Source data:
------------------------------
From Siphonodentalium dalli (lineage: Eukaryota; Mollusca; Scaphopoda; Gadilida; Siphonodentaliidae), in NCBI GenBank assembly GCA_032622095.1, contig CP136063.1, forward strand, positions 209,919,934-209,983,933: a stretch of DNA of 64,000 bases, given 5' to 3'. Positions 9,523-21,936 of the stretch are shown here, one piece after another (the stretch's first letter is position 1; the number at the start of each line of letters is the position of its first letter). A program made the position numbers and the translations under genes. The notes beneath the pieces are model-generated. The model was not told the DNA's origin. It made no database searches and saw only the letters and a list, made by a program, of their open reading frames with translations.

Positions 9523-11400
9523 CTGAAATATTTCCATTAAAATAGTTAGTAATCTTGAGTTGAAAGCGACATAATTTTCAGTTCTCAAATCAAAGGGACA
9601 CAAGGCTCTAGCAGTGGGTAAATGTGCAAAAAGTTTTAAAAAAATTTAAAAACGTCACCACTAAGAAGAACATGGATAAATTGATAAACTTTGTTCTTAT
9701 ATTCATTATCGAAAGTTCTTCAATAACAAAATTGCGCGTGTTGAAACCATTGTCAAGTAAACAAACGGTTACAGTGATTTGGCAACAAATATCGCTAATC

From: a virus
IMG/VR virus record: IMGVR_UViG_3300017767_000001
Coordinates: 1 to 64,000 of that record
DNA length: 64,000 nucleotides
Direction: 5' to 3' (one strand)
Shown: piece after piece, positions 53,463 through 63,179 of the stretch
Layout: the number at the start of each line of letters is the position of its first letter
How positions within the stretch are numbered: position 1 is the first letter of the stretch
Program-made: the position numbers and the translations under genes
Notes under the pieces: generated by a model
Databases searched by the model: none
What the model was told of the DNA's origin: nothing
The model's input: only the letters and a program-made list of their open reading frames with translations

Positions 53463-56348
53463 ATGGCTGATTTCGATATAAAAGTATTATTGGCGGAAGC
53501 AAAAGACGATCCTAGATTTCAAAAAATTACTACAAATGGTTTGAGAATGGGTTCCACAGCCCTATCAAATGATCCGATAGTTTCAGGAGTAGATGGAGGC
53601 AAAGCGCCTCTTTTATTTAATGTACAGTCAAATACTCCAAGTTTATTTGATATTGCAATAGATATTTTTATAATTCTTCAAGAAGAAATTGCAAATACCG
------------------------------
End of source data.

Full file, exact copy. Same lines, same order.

From Siphonodentalium dalli (lineage: Eukaryota; Mollusca; Scaphopoda; Gadilida; Siphonodentaliidae), in NCBI GenBank assembly GCA_032622095.1, contig CP136063.1, forward strand, positions 209,919,934-209,983,933: a stretch of DNA of 64,000 bases, given 5' to 3'. Positions 9,523-21,936 of the stretch are shown here, one piece after another (the stretch's first letter is position 1; the number at the start of each line of letters is the position of its first letter). A program made the position numbers and the translations under genes. The notes beneath the pieces are model-generated. The model was not told the DNA's origin. It made no database searches and saw only the letters and a list, made by a program, of their open reading frames with translations.

Positions 9523-11400
9523 CTGAAATATTTCCATTAAAATAGTTAGTAATCTTGAGTTGAAAGCGACATAATTTTCAGTTCTCAAATCAAAGGGACA
9601 CAAGGCTCTAGCAGTGGGTAAATGTGCAAAAAGTTTTAAAAAAATTTAAAAACGTCACCACTAAGAAGAACATGGATAAATTGATAAACTTTGTTCTTAT
9701 ATTCATTATCGAAAGTTCTTCAATAACAAAATTGCGCGTGTTGAAACCATTGTCAAGTAAACAAACGGTTACAGTGATTTGGCAACAAATATCGCTAATC

From: a virus
IMG/VR virus record: IMGVR_UViG_3300017767_000001
Coordinates: 1 to 64,000 of that record
DNA length: 64,000 nucleotides
Direction: 5' to 3' (one strand)
Shown: piece after piece, positions 53,463 through 63,179 of the stretch
Layout: the number at the start of each line of letters is the position of its first letter
How positions within the stretch are numbered: position 1 is the first letter of the stretch
Program-made: the position numbers and the translations under genes
Notes under the pieces: generated by a model
Databases searched by the model: none
What the model was told of the DNA's origin: nothing
The model's input: only the letters and a program-made list of their open reading frames with translations

Positions 53463-56348
53463 ATGGCTGATTTCGATATAAAAGTATTATTGGCGGAAGC
53501 AAAAGACGATCCTAGATTTCAAAAAATTACTACAAATGGTTTGAGAATGGGTTCCACAGCCCTATCAAATGATCCGATAGTTTCAGGAGTAGATGGAGGC
53601 AAAGCGCCTCTTTTATTTAATGTACAGTCAAATACTCCAAGTTTATTTGATATTGCAATAGATATTTTTATAATTCTTCAAGAAGAAATTGCAAATACCG